Disability insurance

In the event of an injury, or illness can your business carry on? Will you have any income?

Disability insurance is critical to protect yourself from a sudden loss of income.

No one likes to think about a sudden, devastating life reversal. But, it happens.

Will your loved ones need to raise money if they lose your income? Imagine their fundraising Facebook post. Act accordingly.

Some disability insurance plans can keep you financially whole until retirement age.

Life insurance

In the event of your death, life insurance pays a benefit to whomever you choose. The minimum amount should equal the current value of your business.

If they want to take over your business, leave your spouse at least three years of operating costs.

Business partners may choose something called crisscross insurance. They insure each other for the value of the business. They also guarantee each partner the first right to buy the business.

The partners have life insurance policies for the total value of their company. They also have the first right to buy it. The remaining partner can keep the business without any financial hardship or legal battles.


Estate planners can help determine the correct investments to make based on your income, age, and risk tolerance.


Estate planning includes advice on the best current way to file your taxes. It also suggests ways to protect assets from taxation after your death.


Strong trusts shelter your business and family from various taxes and liabilities.

Trusts are complex and have many variations beyond the scope of this article. They may also include your healthcare wishes should you become incapacitated.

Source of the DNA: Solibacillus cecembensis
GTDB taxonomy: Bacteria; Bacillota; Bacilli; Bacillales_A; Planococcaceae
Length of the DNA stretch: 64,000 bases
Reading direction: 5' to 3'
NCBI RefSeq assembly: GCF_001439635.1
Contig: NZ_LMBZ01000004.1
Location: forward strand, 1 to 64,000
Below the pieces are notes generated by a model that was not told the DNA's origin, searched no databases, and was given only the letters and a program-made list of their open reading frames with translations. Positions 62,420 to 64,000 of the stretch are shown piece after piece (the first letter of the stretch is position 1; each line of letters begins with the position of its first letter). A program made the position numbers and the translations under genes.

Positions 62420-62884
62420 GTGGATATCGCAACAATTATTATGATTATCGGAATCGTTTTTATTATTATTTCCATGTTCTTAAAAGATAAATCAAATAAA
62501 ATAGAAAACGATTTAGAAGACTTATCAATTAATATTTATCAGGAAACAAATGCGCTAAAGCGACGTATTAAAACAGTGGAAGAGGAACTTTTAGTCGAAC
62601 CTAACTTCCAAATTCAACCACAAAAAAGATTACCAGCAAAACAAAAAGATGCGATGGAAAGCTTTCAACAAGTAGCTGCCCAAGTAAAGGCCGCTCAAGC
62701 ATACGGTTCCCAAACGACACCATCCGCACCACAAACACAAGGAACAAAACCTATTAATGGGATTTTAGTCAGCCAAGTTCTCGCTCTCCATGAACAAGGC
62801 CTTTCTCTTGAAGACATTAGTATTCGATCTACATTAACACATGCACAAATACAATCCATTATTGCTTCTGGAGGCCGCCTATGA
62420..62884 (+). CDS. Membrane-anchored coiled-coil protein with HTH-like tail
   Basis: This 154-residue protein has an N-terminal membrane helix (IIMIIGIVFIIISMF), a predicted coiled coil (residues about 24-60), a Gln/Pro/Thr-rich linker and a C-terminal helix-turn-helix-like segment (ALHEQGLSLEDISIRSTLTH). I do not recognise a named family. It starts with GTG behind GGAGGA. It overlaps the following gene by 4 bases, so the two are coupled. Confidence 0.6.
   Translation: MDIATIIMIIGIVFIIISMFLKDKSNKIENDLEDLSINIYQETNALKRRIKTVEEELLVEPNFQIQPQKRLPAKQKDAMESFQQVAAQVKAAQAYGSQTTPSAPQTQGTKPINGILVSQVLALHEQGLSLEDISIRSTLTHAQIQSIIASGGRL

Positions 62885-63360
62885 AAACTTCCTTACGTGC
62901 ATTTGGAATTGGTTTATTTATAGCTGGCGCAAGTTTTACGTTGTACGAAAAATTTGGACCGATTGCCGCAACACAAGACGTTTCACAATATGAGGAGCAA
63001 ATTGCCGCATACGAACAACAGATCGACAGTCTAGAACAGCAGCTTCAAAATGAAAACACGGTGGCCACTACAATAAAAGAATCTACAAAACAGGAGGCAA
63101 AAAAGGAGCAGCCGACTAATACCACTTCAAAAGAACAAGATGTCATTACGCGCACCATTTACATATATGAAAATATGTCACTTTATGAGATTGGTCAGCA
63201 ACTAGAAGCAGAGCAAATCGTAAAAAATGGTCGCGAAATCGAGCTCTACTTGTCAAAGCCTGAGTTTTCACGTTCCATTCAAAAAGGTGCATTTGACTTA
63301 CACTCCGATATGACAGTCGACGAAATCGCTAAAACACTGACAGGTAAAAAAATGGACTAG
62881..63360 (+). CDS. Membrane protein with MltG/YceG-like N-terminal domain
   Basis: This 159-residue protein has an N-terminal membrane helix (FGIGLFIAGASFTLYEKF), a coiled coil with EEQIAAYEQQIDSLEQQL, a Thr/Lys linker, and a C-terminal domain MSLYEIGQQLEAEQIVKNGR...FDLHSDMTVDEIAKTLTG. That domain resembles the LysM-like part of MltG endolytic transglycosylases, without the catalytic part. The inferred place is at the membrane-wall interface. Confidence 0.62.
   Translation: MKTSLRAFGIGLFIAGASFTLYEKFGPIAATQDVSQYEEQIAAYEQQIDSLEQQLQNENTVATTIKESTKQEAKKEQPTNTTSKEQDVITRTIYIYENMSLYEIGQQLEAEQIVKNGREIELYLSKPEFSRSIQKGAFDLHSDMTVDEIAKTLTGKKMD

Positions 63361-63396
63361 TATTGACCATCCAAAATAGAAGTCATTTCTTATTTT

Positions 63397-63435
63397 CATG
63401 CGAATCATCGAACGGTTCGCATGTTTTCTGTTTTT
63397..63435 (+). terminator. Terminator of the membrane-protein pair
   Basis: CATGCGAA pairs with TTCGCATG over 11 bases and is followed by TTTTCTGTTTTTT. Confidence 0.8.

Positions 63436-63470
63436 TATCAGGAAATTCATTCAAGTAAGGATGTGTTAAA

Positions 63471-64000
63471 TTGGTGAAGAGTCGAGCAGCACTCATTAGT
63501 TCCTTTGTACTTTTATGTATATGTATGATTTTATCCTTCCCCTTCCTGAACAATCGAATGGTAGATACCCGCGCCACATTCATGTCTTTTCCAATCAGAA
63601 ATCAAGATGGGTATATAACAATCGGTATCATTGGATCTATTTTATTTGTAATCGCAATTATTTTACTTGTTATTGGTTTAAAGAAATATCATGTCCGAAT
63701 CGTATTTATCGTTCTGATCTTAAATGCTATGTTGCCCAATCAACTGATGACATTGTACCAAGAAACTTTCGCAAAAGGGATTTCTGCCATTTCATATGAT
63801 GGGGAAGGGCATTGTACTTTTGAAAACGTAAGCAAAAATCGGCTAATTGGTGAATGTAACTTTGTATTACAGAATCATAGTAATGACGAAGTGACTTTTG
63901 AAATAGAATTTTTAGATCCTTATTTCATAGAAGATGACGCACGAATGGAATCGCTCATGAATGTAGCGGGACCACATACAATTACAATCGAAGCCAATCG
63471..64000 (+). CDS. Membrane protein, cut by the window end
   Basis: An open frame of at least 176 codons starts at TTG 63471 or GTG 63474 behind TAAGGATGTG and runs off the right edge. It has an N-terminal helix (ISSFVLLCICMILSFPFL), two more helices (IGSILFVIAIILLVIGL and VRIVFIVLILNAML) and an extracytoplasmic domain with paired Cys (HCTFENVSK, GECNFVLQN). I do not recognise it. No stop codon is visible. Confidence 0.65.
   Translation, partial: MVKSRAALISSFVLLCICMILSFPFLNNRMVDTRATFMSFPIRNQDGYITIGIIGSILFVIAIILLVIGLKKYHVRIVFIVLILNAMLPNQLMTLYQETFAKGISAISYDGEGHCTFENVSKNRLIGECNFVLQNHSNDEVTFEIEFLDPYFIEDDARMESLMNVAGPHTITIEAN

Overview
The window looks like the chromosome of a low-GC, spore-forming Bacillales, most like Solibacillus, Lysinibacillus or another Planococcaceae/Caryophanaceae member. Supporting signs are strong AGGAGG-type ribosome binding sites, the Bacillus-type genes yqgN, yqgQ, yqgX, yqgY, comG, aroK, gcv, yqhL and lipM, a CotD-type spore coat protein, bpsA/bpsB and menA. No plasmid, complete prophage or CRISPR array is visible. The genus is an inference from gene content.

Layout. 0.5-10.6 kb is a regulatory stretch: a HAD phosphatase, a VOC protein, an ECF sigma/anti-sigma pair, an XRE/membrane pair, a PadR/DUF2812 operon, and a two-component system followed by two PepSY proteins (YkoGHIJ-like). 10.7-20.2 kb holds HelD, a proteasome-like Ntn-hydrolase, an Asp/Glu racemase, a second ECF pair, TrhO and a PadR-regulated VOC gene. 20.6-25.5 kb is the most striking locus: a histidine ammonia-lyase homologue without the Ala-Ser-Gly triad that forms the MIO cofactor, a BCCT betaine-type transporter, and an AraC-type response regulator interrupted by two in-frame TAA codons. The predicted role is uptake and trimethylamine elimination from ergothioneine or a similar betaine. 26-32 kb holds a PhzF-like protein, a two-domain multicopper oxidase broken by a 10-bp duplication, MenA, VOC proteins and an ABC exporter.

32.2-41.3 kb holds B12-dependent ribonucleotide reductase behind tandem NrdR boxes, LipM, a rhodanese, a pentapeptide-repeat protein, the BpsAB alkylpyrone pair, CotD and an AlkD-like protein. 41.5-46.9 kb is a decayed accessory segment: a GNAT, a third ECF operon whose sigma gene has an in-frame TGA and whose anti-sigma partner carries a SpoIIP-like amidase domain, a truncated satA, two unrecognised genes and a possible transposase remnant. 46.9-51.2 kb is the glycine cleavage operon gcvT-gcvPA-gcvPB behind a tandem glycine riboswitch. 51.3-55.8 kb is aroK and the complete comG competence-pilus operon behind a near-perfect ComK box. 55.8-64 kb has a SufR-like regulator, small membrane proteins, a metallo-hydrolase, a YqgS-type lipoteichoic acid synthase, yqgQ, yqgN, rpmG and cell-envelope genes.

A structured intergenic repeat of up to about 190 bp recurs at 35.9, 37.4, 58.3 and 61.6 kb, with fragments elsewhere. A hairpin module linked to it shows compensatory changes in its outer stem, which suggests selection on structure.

An estate plan is best for your business and family. Create a will if you’re not ready to create an estate plan. A will provides direction to your surviving loved ones.

If you die without a will, a judge will appoint a neutral administrator to distribute your assets. At that point, if you disagree, your only possible recourse will be haunting.

Instead, investigate online low-cost and no-cost options to create a will.

How do I find a reputable estate planner?

Estate planners, also known as financial planners, vary in their backgrounds. They may have experience as insurance agents, accountants, lawyers, or stockbrokers.

Find a local expert to help you. Tax, probate, and insurance laws vary at the local, state, and federal levels.

Find a certified financial planner (CFP®) here. CFPs receive certification from the non-profit Certified Financial Planner Board of Standards. This organization also has a learning center for consumers you can visit.

Estate planning is something most business owners put off. A strong estate plan should relieve stress. Once your estate plan is in place, you can put all your focus on growing your business.

Please note: this material is for informational purposes only. We hope you will start thinking about estate planning. Do your research and contact professionals for help.